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Region: Tuscany
Zone: Carmignano

Carmignano DOCG

Facts about this wine

Wine: Red wine
Taste: Dry
Volume: Medium
Min. alcohol: 12.5%
Mandatory Storage: Min. 2 years
Storage potential: 7 years

This area's history can be traced back to around the years 800 - 500 B.C., when Etruscans, as they usually did, produced wine, but it's first in the 1300 and 1400s that there are indications that this soil could produce great quality. At least documents from that period show that Carmignano's wine cost 3-4 times as much as all other wine.

From the 15 to the 1700s, the nobility threw themselves into wine cultivation, and most unpatriotically planted the French vine varieties of Cabernet Sauvignon, Cabernet Franc and Merlot. In 1716, Grand Duke Cosimo III de' Medici selected Carmignano as an area with wine of exceptionally high quality.

A beautifully wasted effort. As the years went by, Carmignano became more and more sad and bland, and at last the red wine disappeared as an independent type and was combined with the rest of the area's wine around the mountain Montalbano. This has later become a subzone under Chianti DOCG, and today is called Chianti Colli Montalbano.

Change requires enthusiasts, and fortunately they were to be found in Carmignano. After hard work and great opposition from the Chianti Colli Montalbano association, a group of wine folk, including the comune's enthusiastic mayor, finally succeeded in twisting the authorities' collective arm, and in 1975, Carmignano received its own, independent DOC.

Beginnings are hard, and the first Carmignano DOC wines were, to put it mildly, rather weak with their mandatory 10-20% green grapes and very low concentration of Sangiovese, the very grape that should have given the wine power and quality.

The first serious leap in quality actually first came when Carmignano became DOCG in 1991, and one of the reasons why was that they really tightened up on production regulation and allowed the use of Cabernet and Merlot varieties, and a newer generation of wine producers took advantage of that.

The result was a more ample wine that was sweeter and fatter, due in no small part to aging in barriques, small oak barrels, together with new cellar techniques. The producers of the old guard still prefer the slightly lighter style, where it's the bottle aging that gives the wine the opportunity to unfold.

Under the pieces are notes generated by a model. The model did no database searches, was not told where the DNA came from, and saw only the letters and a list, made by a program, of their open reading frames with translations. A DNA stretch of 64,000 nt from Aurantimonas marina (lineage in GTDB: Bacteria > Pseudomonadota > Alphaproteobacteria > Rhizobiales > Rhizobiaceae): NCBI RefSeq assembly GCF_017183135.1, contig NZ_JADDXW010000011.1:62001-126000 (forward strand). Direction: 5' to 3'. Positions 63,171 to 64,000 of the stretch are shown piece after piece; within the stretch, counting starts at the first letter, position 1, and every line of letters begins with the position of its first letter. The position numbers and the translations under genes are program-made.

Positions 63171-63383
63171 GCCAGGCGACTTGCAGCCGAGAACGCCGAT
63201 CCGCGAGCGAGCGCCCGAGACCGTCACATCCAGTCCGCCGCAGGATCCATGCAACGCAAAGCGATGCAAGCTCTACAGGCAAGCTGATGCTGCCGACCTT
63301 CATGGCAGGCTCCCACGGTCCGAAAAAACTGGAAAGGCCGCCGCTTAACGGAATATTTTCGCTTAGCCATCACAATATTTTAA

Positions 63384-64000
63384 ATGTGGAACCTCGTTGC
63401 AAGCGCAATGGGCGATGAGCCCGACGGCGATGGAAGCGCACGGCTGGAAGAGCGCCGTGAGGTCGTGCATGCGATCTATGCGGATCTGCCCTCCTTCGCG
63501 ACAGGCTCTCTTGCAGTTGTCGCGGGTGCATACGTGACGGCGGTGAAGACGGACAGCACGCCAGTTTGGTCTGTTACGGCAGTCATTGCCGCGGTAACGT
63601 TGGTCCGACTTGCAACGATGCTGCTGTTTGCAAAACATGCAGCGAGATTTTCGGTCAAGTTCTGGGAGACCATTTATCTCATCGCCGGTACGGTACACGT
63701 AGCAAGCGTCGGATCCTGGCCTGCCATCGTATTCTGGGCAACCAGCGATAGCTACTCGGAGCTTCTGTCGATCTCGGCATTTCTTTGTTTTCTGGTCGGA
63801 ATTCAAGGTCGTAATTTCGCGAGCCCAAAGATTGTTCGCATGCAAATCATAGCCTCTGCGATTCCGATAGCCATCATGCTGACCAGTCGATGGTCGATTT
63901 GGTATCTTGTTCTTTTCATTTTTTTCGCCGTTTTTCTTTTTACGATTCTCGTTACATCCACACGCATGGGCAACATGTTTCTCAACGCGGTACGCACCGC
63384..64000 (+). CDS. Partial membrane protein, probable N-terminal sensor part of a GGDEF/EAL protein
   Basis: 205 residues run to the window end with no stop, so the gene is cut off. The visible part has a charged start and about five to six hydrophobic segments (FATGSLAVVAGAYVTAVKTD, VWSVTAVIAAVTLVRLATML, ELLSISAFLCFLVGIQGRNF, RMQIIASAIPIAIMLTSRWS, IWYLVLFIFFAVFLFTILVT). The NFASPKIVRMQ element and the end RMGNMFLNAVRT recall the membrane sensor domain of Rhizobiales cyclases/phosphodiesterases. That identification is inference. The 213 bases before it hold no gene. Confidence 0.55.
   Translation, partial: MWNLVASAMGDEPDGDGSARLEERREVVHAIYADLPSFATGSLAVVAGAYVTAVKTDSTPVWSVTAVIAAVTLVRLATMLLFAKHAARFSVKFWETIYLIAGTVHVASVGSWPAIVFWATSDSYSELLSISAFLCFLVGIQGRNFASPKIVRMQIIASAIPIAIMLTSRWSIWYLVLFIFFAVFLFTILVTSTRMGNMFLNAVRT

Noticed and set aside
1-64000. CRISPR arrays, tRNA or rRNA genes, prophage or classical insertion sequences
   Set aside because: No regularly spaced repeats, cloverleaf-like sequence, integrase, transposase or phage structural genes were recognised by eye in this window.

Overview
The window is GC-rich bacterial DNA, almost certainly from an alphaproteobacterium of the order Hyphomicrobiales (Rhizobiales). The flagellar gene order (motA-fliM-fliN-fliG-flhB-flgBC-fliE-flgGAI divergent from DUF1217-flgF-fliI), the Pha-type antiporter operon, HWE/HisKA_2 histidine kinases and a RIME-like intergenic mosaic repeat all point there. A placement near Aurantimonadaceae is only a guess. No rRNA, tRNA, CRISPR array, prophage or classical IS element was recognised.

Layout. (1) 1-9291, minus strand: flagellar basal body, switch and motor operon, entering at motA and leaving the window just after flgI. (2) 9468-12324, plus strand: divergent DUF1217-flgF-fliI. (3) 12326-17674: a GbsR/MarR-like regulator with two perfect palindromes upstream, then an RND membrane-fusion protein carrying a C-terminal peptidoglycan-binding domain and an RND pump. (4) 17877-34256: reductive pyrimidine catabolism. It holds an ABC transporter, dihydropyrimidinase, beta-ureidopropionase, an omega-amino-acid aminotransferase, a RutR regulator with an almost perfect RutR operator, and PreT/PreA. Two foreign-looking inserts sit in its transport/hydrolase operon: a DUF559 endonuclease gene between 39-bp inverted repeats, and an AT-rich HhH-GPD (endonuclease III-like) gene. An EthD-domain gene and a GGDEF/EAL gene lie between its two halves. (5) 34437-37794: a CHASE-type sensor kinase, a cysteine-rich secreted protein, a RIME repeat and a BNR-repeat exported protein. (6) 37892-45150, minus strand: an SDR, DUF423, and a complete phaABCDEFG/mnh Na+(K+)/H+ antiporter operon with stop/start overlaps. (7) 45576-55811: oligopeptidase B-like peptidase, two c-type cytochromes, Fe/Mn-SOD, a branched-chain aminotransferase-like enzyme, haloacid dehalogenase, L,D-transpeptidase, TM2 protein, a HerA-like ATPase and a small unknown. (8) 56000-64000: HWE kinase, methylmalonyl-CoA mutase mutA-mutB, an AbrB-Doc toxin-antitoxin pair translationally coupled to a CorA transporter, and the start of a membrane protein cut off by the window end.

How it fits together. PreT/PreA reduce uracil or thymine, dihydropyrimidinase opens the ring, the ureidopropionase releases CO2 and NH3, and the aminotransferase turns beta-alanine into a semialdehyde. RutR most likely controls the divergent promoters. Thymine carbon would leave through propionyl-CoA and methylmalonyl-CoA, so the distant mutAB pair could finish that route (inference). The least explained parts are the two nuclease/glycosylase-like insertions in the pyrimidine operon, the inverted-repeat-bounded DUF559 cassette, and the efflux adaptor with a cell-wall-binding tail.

The style can vary quite a bit amongst the producers, but that can also be an exciting focus for a Ph.D. At any rate, Carmigano DOCG is a wine with a very high average quality level, and it always provides an interesting experience.

The grape composition is Sangiovese (50-100%), Canaiolo Nero (0-20%), Cabernet Sauvignon and/or Cabernet Franc (10-20%), Trebbiano Toscano and/or Canaiolo Bianco and/or Malvasia del Chianti (0-10%).

The wine has a lively and intense ruby red color, with a tendency towards garnet with aging, a vinous aroma with intense hints of violets. The taste is dry, ample, balanced and velvety. With aging, Camignano develops a greater finesse.

The minimum alcohol concentration is 12.5%, and the wine is released for sale after June 1 of the second year after the harvest. The mandatory aging period is a minimum of 18 months and must be in either oak or chestnut wood barrels.

There is also a Carmignano Reserve, where the aging requirement is 3 years, of which 12 months must be in oak or chestnut barrels. It is released September 29 of the third year after the harvest, the holiday for Archangel St. Michael, the patron saint of Carmignano.

Mandatory aging: 18 months in oak or chestnut barrels; Reserve 3 years.

Shelf life: 7-9 years